Cleft Lip/Palate & Craniofacial Surgery

Fellowship Overview

  Application Requirements

The word craniofacial is derived from the word cranio, referring to the skull or cranium, and facial, referring to the face. Anomaly is a medical term meaning "irregularity" or "different from normal." Craniofacial anomalies (CFA) are a group of deformities involving the growth of the head and facial bones. These anomalies are congenital (present at birth) and vary in type and severity.

Experts agree that many factors contribute to the development of craniofacial anomalies. Some craniofacial anomalies are a result of genetic mutations (multiple genes are inherited from both parents). Other craniofacial anomalies may be a result of environmental factors, which scientists do not completely understand. Some of these factors include the possibility of a combination of genes wherein a child may receive a particular combination of gene(s) from one or both parents, or there may be a change in the genes at the time of conception, which results in a craniofacial anomaly. In addition, environmental factors may contribute to the development of a craniofacial anomaly, although there is no data that shows a direct correlation between any specific drug or chemical exposure as a causative agent.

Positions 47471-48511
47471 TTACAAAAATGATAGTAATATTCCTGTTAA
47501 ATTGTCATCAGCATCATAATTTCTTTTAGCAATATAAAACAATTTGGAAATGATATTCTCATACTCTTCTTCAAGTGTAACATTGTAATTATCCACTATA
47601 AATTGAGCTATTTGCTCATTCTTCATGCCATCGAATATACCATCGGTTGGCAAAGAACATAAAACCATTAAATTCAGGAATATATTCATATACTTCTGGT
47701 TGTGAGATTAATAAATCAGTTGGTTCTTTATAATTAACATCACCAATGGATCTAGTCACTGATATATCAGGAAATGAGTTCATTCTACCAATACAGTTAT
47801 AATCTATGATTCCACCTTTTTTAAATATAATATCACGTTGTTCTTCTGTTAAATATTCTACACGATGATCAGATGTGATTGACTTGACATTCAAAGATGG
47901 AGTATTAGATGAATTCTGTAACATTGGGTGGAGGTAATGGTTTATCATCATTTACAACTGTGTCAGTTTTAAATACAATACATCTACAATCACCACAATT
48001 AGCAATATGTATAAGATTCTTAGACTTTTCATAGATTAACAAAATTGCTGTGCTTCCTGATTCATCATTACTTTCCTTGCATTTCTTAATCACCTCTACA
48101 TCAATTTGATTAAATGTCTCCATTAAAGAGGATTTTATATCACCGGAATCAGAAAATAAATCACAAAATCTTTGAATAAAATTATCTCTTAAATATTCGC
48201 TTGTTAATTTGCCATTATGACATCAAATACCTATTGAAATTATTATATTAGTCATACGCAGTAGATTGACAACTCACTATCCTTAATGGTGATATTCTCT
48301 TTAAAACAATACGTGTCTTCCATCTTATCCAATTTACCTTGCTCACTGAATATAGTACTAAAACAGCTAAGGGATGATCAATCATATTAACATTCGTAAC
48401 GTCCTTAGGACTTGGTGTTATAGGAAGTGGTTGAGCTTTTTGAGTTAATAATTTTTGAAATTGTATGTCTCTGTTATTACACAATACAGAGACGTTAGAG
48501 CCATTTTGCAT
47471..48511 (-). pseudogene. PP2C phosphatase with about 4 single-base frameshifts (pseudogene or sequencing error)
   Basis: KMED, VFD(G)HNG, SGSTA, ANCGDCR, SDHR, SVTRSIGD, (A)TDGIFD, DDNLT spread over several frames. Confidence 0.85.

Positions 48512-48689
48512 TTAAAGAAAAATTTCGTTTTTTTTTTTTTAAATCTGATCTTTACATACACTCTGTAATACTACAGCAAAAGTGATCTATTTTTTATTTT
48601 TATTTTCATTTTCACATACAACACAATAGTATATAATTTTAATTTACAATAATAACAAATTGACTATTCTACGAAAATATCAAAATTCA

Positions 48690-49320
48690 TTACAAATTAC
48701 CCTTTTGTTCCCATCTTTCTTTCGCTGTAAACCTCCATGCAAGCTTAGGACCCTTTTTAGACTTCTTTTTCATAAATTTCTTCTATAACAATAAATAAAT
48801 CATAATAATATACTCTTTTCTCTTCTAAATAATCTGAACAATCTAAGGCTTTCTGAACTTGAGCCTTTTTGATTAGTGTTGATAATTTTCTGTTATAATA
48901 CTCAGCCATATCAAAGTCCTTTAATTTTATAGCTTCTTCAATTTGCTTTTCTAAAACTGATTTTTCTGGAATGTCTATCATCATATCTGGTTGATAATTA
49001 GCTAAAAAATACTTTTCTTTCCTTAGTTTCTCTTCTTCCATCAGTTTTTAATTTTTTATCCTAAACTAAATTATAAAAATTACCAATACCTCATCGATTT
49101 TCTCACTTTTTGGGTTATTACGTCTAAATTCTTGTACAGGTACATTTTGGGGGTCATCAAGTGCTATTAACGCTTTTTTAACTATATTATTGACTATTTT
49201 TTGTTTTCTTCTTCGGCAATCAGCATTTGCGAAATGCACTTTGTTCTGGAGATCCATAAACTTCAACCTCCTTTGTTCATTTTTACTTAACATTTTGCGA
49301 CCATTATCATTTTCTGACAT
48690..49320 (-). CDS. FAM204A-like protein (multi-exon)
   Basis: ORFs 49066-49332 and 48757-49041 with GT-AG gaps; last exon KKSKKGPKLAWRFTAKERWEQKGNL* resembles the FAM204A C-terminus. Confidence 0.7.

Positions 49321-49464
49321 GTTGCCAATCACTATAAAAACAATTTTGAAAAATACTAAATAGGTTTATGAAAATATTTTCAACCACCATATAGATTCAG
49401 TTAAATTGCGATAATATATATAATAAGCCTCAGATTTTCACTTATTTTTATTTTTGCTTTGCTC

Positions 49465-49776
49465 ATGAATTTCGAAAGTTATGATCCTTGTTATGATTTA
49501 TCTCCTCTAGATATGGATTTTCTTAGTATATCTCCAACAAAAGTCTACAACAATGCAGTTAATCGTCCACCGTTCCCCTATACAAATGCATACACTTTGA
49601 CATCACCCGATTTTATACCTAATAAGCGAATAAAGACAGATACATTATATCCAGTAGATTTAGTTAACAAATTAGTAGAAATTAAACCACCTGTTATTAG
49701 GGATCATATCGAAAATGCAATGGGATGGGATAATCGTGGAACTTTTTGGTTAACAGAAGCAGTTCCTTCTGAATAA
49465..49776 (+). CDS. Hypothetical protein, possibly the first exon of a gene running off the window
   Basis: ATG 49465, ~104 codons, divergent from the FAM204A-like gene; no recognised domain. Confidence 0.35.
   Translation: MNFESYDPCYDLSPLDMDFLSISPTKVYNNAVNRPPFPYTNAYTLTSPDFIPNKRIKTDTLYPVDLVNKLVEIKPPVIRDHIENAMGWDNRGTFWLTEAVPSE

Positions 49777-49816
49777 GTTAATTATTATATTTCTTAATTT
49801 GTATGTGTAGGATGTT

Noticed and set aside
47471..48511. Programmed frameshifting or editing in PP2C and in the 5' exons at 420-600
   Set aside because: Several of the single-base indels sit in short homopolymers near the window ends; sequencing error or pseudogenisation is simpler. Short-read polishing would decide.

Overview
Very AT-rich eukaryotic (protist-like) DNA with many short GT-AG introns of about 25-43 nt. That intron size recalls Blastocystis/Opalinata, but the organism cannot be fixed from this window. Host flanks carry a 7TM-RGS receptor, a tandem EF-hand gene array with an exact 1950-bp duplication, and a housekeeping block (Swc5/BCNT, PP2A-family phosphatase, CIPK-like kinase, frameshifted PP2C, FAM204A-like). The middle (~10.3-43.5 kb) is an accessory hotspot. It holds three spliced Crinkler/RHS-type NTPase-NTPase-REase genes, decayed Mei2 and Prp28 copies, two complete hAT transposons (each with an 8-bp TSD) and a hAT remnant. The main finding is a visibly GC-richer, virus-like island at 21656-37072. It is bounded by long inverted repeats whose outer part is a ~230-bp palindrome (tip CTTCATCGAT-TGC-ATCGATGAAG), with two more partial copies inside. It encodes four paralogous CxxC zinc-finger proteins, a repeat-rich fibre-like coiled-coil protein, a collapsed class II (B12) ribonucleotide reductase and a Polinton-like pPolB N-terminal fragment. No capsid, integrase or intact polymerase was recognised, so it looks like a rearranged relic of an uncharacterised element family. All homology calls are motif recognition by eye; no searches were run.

The most common types of craniofacial anomalies encountered include cleft lip and/or cleft palate, facial clefting, nonsyndromic and syndromic craniosynostosis, craniofacial syndromes (e.g., hemifacial microsomia, Pierre Robin, Treacher Collins, Aperts), vascular tumors and/or malformations, positional plagiocephaly, torticollis, and velopharyngeal insufficiency.

Over the past several years, craniofacial surgeons have developed new surgical techniques and interventions for the care of the child with a craniofacial anomaly. Children with craniofacial anomalies often have multiple problems that require the expertise of a multidisciplinary team. The multidisciplinary team provides for the medical, physical, and psychosocial needs of the child and the family. In addition, patients with craniofacial anomalies should be cared for in an institution with a dedicated pediatric cleft/craniofacial team available to provide the most comprehensive care for the patient’s delicate needs.